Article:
Integrate Your UX Strategy with the Project Strategy
Over the last few years, 99% of what I have read on the concept of UX strategy blatantly misses the point—at least to my mind and in my experience. Creating a UX strategy is valuable only if you align it with the strategy for the product development project of which you are a part.
In the attempts of UX professionals to stand up UX strategy as a standalone concept, I see misguided desperation that is similar to efforts to make usability an engineering practice. A successful UX strategy complements and pushes product strategy. We don’t need a standalone UX strategy for a product development project. We need to look at the product strategy and recognize where having a proper UX strategy would ensure that our product’s user experience will have a meaningful impact.
Everyone on a project has a role to play in UX strategy. We don’t need to leave it to a UX strategist or some other strategy group. The great thing about UX professionals is that we are usually very good at identifying patterns; looking at an information architecture or design and seeing beyond the face value of the thing. Great UX people are able to look at a design or a user interface or even a project schedule and say, “Hey, we really need to do X to make this work.”
A really good UX strategy is not just about planning UX activities. It’s about identifying what the customer needs to get out of an experience, then circling back to look at what we are doing on a project—beyond the next sprint or the next phase. For example, saying, “We need data to better understand this now, if we are to be successful at delivering this type of experience,” really ties a strategic UX activity—user research—into the success criteria for a product strategy. This leads me to my next point…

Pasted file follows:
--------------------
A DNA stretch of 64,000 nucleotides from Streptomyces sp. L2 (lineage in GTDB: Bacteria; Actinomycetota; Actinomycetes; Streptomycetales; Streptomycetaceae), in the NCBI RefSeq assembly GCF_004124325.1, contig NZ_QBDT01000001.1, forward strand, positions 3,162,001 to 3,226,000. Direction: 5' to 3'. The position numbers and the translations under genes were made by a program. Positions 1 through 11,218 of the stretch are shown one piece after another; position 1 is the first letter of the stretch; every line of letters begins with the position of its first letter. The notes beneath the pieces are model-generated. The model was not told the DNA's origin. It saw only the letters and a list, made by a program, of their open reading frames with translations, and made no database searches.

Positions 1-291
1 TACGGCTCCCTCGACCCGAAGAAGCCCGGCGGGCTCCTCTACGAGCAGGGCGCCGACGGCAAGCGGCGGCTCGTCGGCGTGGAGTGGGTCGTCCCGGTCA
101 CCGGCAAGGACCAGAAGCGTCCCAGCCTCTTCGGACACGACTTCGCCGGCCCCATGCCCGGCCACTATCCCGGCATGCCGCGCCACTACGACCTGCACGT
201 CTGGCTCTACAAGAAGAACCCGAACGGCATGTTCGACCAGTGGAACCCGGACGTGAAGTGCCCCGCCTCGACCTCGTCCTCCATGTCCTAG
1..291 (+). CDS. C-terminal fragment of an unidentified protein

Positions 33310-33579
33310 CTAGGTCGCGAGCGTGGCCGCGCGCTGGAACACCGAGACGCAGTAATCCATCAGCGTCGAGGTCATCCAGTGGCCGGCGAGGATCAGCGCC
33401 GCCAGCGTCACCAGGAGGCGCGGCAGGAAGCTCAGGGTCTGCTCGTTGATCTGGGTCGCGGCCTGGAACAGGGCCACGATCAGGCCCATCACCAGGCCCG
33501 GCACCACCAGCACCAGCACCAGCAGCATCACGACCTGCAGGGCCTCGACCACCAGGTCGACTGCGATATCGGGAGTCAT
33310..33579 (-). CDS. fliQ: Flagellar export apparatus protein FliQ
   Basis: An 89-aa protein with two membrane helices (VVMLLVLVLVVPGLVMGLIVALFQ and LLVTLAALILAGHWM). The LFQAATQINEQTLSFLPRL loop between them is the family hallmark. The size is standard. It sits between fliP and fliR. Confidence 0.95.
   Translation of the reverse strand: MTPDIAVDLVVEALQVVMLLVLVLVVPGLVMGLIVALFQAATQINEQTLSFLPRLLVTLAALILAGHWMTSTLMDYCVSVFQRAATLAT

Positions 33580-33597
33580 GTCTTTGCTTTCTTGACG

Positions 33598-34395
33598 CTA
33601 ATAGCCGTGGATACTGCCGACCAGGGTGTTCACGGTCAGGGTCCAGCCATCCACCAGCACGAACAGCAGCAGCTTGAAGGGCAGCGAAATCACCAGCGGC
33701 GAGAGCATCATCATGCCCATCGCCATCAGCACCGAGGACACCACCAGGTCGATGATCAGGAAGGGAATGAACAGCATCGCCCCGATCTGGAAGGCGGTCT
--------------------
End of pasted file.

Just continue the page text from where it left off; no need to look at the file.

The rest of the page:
Don’t Forget User Research
One of the issues with transformative software implementation is that, by nature, it moves very, very quickly. So fast that, sometimes, the traditional deliverables and activities of strategic user experience can get left by the wayside. This is very evident on projects that an enterprise aims at an internal audience.
User research often gets short shrift on internal software development projects because of the mistaken belief that we already have enough data on our users. They are our employees after all, so we already know a ton of information about our users. Plus, we assume that these people’s managers can tell us even more about them—so why do user research?
We all know that skipping user research is a mistake. But I have found that a lot of us have trouble articulating why this is a mistake, so are unable to convince project stakeholders to spend the time on research activities. However, existing employee data usually neglects to tell us two very important things: the why and the how. Existing user data may do a very good job of telling us what someone does, but it does not tell us
- why users do things in a certain way
- whether there is another way that might work just as well or better, but has not been explored
- how to design a new user experience that would better meet users’ needs
User research, when done well, tells us all of these things. It gives design insights that user data usually cannot. So plan to do user research, fight to include it on your project, and when you get the opportunity to do it, don’t mess it up.